Monday, February 23, 2015

The Baking Bible: Lemon Posset Shortcakes

This week's project is another one of those easy to make, spectacular results kind of bake. Little genoise cakes filled with a lemon posset, which is a lemony custard made with just lemon juice, sugar, and cream. The acid in the lemon juice is what sets the cream, and such spare ingredients really let the lemon shine. A perfect dessert for the lemon lover in your life.

The original Lemon Posset was served in a cup without the cake, and there are instructions to make this variation as well. I doubled the posset, since I had enough lemons and cream, so we got to try both desserts. Such a hard life we have.


It has been awhile since I have made a genoise and I had forgotten how much I love them. A genoise is a sponge cake leavened with very well beaten eggs. What makes these cakes so delicious is the browned and clarified butter, or beurre noisette. This is what you do to butter when you want to make it more awesome than it already is. Beurre noisette can take a while to make, as you have to not only clarify the butter (cook off all the water and wait for the milk solids to separate) but then you wait for those solids to brown. And as Carla Hall says on The Chew, "there is flavor in the brown." Totes right, there is.

Rose mentions that beurre noisette can live in the freezer for a good long time so I like to clarify a pound of butter and freeze the results. This takes forever to do but having it on hand is wonderful. And holy cow, according to what I wrote on the top of my container, this beurre noisette is from 2012!?! And it is still perfectly good.


After the cakes cool they are syruped with a lemon simple syrup and left to rest. Usually we leave genoise to rest overnight once syruped, and although this recipe makes no mention of that, I went ahead and did it anyway. The recipe does call for glazing the cakes in an apple jelly glaze to seal the sides and keep the cake from drying out. I totally forgot to do that, but we ate all the cakes within 12 hours of final assembling so there were no dry cake problems to speak of.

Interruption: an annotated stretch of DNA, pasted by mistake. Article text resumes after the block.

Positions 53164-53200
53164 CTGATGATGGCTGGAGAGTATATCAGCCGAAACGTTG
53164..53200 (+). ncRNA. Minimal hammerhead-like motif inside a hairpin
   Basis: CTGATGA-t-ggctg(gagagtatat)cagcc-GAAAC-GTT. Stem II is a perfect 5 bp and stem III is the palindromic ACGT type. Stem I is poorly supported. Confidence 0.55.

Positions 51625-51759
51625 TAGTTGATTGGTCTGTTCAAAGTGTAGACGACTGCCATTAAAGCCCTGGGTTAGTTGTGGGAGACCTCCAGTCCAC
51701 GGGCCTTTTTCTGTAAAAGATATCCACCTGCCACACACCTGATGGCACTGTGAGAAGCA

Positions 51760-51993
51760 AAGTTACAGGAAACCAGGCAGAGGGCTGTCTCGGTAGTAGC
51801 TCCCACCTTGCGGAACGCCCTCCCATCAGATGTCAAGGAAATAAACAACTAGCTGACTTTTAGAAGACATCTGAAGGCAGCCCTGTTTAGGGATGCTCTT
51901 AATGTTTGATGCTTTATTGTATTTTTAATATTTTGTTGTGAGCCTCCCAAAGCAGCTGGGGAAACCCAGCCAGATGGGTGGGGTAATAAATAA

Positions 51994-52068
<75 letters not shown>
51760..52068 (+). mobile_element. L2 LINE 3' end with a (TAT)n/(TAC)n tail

The lemon posset component is really easy to make, but does take a lot of time to set. Lemon juice and sugar are brought to an almost boil, the scalded cream is mixed in, and then it is poured into a nonreactive container to set. Rose warns that the posset mustn't be deeper than 3/4 inch to set properly, and when you double the recipe it fits perfectly in a 9 in pyrex pie plate. Then the waiting game begins. 3-4 hours later, the top layer of the posset has set to a thick cream. This is scraped off with a spoon and set in the cakes' depression. Both the cakes and the posset go back into the refrigerator for another hour to set, then the more creamier middle layer of posset is spooned into the cakes up to the top. Then, OMG, another 2 hours of refrigeration to set that before you can eat it. Thank the fudge I doubled the posset so Mark and I could sample it while we waited for the final set. It was delicious, but I wanted a little whipped cream to set it off. Yep, I wanted even more cream. I also thought a little ginger syrup would go nicely with the lemony custard, but I was too lazy to make any. Next time.

When we finally were able to eat a shortcake, it was well worth the wait. The buttery, soft, genoise is a perfect match for the bright and creamy posset. I am not ashamed to say we ate two each last night, leaving the last two shortcakes for this morning for photos. Then we ate them as sort of a dessert after breakfast. Delicious.


Sunday, February 15, 2015

The Baking Bible: Chocolate Pavarotti with Wicked Good Ganache

There are chocolate cakes and there are chocolate cakes. This is one of the best I've had; it is light, moist, and tender. It almost feels like a cross between a sponge type cake (like the Chocolate Cuddle Cake) and a dense rich butter cake. It is easy to make and so delicious. The secret ingredient is white chocolate, which gives it that melt-in-your-mouth quality as well as a little bit of extra lift. Oil replaces some of the butter to keep it moist and soft at cool room temperature.